You may have heard something about a Phoenix nun and hospital administrator who was excommunicated last month after she allowed an abortion in order to save the life of the mother.
The case has received a tremendous amount of attention in several circles for obvious reasons. By all accounts, Sister Margaret McBride was a highly respected figure at St. Joseph’s Hospital and in the Phoenix community.
There has been much debate in the blogosphere not only about McBride’s decision and the reaction by the bishop of Phoenix — who condemned McBride’s actions — but about how Catholic teachings apply to this situation.
As a result, the U.S. Bishops Conference has released a statement to explain the difference between “direct abortion” and a “legitimate medical procedure.”
The four-page statement begins by acknowledging the Phoenix situation and the need to clarify church teachings. It does not mention McBride — but concludes, quite clearly, that she was wrong.
The statement declares that a direct abortion is always wrong, circumstances notwithstanding.
But a medical procedure that treats a serious condition and, as a secondary effect, ends a pregnancy may be permissible.
I would recommend reading the entire statement, but here is an important snippet:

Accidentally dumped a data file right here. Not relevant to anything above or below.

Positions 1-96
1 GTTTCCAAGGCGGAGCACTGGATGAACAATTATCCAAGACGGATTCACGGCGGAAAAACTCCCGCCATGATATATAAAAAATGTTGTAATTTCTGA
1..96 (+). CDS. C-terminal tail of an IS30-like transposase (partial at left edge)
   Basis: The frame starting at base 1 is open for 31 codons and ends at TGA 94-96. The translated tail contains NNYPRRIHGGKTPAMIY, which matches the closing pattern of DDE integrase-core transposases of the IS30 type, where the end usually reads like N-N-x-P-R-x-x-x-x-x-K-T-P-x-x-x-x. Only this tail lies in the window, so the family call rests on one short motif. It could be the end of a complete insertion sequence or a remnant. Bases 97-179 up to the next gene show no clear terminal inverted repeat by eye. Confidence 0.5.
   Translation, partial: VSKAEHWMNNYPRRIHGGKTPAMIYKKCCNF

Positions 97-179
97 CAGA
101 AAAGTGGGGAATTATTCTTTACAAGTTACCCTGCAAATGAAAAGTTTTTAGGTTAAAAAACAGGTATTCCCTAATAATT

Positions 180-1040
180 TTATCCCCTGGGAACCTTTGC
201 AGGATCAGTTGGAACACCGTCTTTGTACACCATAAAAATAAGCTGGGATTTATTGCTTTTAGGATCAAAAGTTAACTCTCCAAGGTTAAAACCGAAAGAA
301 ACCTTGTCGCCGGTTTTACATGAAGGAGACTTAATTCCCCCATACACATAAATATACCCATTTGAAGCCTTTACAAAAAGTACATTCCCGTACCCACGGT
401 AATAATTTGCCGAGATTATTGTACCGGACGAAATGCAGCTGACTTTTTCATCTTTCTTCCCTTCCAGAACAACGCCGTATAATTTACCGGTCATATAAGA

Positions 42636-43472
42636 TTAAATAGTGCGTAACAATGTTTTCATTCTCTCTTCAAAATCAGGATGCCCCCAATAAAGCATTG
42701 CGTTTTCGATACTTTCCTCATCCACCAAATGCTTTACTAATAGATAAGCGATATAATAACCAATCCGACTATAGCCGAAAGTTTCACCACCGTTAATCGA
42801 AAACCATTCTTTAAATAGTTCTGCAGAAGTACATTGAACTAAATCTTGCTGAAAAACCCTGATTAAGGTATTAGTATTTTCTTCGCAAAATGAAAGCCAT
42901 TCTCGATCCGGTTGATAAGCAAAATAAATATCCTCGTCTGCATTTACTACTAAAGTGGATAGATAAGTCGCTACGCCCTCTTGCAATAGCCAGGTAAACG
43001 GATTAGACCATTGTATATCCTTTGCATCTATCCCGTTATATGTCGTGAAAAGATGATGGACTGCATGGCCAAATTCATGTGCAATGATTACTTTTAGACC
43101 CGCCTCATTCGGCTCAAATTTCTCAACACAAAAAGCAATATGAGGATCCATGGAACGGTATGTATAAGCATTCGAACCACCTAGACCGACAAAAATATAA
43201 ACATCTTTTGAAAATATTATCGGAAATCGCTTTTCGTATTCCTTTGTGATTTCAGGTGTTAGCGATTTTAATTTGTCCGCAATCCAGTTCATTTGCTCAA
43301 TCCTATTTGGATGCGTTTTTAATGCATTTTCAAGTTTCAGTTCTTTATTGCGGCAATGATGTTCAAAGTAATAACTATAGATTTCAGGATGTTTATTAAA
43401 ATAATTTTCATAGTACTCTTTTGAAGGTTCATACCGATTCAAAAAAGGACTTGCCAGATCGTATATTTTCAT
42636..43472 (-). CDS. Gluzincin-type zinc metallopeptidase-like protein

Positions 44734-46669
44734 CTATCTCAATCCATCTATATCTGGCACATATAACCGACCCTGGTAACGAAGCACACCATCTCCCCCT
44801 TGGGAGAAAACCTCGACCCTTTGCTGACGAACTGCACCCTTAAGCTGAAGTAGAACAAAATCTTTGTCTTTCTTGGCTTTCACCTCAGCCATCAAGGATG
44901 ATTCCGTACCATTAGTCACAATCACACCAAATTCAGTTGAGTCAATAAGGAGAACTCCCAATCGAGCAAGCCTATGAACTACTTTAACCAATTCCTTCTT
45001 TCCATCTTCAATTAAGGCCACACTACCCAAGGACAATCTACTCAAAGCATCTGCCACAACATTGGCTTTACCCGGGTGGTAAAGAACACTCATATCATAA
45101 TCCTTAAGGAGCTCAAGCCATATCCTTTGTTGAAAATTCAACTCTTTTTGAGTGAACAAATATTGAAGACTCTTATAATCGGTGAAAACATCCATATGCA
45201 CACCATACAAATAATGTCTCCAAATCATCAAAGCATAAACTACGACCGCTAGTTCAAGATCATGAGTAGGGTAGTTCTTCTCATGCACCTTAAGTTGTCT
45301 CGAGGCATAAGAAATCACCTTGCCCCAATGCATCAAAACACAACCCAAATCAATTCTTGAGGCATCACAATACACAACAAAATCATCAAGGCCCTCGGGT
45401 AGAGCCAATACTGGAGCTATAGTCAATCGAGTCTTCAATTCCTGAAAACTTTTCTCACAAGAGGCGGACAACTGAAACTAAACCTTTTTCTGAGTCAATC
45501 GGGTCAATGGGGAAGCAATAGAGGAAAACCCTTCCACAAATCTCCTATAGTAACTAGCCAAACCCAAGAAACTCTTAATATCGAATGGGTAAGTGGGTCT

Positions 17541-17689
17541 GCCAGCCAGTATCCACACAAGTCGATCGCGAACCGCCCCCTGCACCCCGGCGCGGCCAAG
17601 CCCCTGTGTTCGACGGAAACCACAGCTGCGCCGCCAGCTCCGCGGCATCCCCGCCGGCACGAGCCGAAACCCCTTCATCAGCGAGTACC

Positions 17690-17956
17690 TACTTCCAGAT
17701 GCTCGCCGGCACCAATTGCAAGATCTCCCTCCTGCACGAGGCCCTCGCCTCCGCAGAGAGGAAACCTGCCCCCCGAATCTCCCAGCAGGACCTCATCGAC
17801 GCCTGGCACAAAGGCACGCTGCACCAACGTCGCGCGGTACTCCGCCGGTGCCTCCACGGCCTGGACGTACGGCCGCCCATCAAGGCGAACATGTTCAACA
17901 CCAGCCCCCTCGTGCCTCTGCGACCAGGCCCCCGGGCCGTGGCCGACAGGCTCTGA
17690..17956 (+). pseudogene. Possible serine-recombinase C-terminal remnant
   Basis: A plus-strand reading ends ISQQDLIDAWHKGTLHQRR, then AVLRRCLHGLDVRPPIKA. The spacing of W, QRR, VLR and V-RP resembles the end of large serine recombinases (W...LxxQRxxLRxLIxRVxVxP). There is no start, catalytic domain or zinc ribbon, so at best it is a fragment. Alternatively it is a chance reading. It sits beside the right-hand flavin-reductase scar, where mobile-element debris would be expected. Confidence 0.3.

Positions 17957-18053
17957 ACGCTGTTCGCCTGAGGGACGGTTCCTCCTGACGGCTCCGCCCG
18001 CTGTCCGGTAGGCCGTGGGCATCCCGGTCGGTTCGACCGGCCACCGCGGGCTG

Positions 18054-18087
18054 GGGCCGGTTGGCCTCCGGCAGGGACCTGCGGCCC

The difference can be seen in two different scenarios in which the unborn child is not yet old enough to survive outside the womb. In the first scenario, a pregnant woman is experiencing problems with one or more of her organs, apparently as a result of the added burden of pregnancy. The doctor recommends an abortion to protect the health of the woman. In the second scenario, a pregnant woman develops cancer in her uterus. The doctor recommends surgery to remove the cancerous uterus as the only way to prevent the spread of the cancer. Removing the uterus will also lead to the death of the unborn child, who cannot survive at this point outside the uterus.
The first scenario is a direct abortion.
The second is, according to the bishops, a legit procedure.
Bishop Thomas J. Olmsted of Phoenix must be relieved. The bishops backed his previous statement: “An unborn child is not a disease. While medical professionals should certainly try to save a pregnant mother’s life, the means by which they do it can never be by directly killing her unborn child. The end does not justify the means.”